Inequality Through the Arts Workshops
Dealing with inequality, you either laugh or you cry. Or both.
Join us for an interactive day-long event focused on healing through the arts. Dr. Lucas Crawford will start the day with a talk exploring how inequality shapes and permeates artists and art. Then, you’ll have a chance to join:
Blind Tiger comedy training workshop,
A creative writing workshop with Dr. Lucas Crawford,
Or an expressive arts therapy workshop from
Jotika Chaudhary Samant
Afterwards, we’ll come back together with the broad public for a night of comedy from Blind Tiger. Register for that here.
Giving & Taking Space with Blind Tiger Comedy
Improv comedy is spontaneous theatre created on the spot. In this participatory workshop, we
will explore how the fundamental ideas of improvisation focus on deep listening, radical support, and making your partner look good.
It is often the perception that in order to do improv, you need to be quick, loud, and take up lots of space. However, it is actually a balance of awareness of what the group needs that makes a great improviser.
How can we learn to give and take space in an ensemble setting? How do we centre voices and experiences that are sometimes at the margins? How can we be aware of power dynamics on stage, and rewrite the stories we no longer want to tell? We believe that by being aware of the space we inhabit, we can more meaningfully connect with one another, and create a collaborative space that reflects a more equitable world.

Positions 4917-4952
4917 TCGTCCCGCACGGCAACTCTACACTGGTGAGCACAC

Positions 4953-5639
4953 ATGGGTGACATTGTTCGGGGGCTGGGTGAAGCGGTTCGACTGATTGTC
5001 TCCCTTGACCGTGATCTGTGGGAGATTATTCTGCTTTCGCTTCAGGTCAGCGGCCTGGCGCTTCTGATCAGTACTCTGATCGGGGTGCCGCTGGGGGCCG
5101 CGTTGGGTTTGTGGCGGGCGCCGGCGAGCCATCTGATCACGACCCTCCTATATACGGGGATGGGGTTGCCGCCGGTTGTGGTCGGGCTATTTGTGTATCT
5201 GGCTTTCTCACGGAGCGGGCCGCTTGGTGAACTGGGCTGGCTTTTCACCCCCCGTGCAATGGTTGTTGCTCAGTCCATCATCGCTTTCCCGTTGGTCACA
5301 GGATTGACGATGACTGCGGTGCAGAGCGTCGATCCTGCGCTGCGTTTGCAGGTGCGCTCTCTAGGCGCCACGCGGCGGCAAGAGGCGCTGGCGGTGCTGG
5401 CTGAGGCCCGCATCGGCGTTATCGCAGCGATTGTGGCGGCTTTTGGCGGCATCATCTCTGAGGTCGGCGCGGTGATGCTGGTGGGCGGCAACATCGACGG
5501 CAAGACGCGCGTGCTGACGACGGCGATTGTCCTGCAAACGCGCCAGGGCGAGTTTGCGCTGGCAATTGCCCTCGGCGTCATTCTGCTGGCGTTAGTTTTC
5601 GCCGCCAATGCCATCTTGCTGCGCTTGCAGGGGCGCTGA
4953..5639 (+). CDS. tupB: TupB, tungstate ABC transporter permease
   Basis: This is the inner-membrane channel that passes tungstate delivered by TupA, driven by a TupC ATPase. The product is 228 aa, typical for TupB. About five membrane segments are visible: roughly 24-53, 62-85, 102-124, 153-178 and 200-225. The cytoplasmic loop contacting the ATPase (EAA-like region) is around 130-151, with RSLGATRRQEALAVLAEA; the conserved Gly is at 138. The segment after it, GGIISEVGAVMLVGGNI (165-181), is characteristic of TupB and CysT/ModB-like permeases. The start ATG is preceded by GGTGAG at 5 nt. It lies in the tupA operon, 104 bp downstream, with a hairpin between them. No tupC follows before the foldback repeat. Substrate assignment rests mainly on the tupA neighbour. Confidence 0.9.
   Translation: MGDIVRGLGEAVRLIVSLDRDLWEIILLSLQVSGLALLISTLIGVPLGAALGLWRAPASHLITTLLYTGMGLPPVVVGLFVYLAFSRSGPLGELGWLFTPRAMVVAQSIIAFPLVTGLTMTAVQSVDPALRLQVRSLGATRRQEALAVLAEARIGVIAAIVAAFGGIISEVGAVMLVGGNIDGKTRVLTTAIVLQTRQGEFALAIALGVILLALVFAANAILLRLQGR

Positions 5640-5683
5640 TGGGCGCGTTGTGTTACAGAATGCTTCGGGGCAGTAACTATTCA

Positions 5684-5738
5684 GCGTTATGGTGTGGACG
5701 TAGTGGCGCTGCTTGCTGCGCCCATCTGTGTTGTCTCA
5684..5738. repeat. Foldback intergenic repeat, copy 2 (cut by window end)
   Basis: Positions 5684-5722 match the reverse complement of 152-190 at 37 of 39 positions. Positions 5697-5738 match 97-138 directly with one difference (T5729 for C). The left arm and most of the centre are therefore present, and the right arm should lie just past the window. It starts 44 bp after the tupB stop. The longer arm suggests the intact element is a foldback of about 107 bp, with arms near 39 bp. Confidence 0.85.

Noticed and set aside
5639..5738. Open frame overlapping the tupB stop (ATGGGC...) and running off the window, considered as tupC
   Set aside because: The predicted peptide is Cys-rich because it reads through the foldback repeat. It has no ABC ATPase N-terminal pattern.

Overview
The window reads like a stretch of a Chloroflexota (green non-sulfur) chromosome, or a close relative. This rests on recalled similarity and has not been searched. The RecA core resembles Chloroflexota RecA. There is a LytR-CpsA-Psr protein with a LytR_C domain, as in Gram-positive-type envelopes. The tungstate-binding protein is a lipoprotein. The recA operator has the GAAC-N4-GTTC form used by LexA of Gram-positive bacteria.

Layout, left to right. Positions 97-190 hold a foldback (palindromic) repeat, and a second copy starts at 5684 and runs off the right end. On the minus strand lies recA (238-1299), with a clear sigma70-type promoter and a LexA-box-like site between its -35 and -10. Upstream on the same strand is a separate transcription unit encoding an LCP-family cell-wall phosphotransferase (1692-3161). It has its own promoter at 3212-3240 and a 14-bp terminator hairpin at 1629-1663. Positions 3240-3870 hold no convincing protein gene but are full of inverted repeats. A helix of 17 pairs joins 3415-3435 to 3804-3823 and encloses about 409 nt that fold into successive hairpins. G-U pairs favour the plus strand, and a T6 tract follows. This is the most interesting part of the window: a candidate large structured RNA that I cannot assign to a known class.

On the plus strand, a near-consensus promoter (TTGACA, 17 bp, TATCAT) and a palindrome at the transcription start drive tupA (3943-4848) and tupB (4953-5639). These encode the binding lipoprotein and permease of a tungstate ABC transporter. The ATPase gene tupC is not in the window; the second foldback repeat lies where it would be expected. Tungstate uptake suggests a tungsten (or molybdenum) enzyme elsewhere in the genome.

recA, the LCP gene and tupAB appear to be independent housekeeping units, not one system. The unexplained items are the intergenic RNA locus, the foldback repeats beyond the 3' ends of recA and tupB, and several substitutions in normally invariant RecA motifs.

Your instructors: Ese Atawo, Ronald Dario, Aaron Read, Amy Shostak
Creative Writing with Lucas Crawford
Lucas Crawford is a poet and professor who writes about transgender, fatness, mental health, architecture, and queerness. Lucas is the author of four books, most recently Belated Bris of the Brainsick (Nightwood Editions 2019), a poetry collection about Jewishness, the maritimes, and mental illness. Lucas is from rural Nova Scotia and currently lives in Fredericton, New Brunswick, on the unceded territory of the Mi'kmaq and Wolastoqiyik people.
Expressive Arts Therapy with Jotika Chaudhary Samant
Jotika is a Queer, Femme of Colour, an interdisciplinary artist, a community organizer and an Expressive Arts Therapist. Exploring and naming power dynamics is an important part of Jotika’s work and values.
Expressive Arts is a beautiful way to explore a person’s internal world and can lead to discussion and critique of how experiencing oppression has impacted their lives. The arts are a powerful tool for healing; they can connect us back with our senses and help reform connections that have been disrupted from difficult life experiences and traumas.
As this event is free, and free events routinely have a high number of no-shows, it is our policy to overbook. Seating is limited and will be available to registered attendees on a first-come, first-served basis. We will, however, do our best to accommodate everyone.
312 Main is located at the corner of Main and Cordova. Please enter from the Cordova Street entrance. There will be volunteers to greet you at the door. Our event will take place on the third floor.
312 Main can be reached via the R5, 4, 7, 22, 19, 14, and 16 bus routes.
312 Main does not have on-site parking, but there is metered parking in the neighbourhood and there are covered parking garages on 306 Cordova Street, 144 Cordova Street and 437 East Hasting.
312 Main is a wheelchair accessible venue.
There are wheelchair accessible, gender neutral washrooms with individual stalls.
If you have any questions, concerns, or comments regarding this event’s accessibility, feel free to connect with us at firstname.lastname@example.org or 778-782-9442. To book childminding or any language interpretation/activation please email us by March 25.
We respectfully acknowledge that this event takes place on the Unceded, Traditional, Ancestral Territories of the Sḵwx̱wú7mesh, səl̓ilw̓ətaʔɬ, and xʷməθkʷəy̓əm First Nations.
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